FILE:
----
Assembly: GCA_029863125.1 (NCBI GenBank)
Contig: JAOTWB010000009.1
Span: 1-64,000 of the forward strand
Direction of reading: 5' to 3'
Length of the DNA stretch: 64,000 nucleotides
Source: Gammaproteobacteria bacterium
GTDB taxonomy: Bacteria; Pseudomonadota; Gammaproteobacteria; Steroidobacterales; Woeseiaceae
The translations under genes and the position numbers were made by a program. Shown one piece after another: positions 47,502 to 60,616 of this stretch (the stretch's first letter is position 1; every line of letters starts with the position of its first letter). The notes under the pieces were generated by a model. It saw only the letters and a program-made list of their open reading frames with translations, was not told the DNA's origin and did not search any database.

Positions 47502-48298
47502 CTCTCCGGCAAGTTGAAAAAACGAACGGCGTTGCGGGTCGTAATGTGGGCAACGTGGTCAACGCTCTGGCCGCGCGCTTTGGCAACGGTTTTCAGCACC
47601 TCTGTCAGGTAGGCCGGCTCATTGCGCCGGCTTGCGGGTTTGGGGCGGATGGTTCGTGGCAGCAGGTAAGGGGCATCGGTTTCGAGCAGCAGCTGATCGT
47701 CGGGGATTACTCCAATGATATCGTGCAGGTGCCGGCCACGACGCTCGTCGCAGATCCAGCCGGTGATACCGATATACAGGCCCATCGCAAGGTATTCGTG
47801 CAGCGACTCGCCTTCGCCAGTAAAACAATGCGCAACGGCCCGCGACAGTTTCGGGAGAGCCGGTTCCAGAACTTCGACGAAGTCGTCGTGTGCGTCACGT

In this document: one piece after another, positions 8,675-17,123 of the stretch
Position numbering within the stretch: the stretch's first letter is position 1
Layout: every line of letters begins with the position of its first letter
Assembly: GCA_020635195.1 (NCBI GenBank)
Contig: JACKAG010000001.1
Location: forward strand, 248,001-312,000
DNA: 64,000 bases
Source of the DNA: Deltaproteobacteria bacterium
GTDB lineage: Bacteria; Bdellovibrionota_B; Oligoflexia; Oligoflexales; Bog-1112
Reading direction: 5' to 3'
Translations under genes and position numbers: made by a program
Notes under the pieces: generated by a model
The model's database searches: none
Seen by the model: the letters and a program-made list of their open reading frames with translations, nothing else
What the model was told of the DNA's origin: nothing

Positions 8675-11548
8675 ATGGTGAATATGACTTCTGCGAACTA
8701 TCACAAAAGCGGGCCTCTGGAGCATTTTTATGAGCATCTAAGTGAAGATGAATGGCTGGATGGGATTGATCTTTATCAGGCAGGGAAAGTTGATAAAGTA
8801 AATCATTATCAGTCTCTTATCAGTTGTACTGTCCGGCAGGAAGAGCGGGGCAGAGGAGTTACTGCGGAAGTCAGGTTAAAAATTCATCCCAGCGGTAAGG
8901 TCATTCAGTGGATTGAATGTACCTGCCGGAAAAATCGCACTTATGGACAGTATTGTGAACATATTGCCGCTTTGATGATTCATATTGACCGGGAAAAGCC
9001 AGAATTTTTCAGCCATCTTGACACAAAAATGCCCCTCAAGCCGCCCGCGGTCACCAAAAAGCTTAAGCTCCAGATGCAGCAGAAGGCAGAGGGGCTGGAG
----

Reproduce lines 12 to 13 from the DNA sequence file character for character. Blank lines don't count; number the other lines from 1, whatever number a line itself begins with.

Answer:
47701 CGGGGATTACTCCAATGATATCGTGCAGGTGCCGGCCACGACGCTCGTCGCAGATCCAGCCGGTGATACCGATATACAGGCCCATCGCAAGGTATTCGTG
47801 CAGCGACTCGCCTTCGCCAGTAAAACAATGCGCAACGGCCCGCGACAGTTTCGGGAGAGCCGGTTCCAGAACTTCGACGAAGTCGTCGTGTGCGTCACGT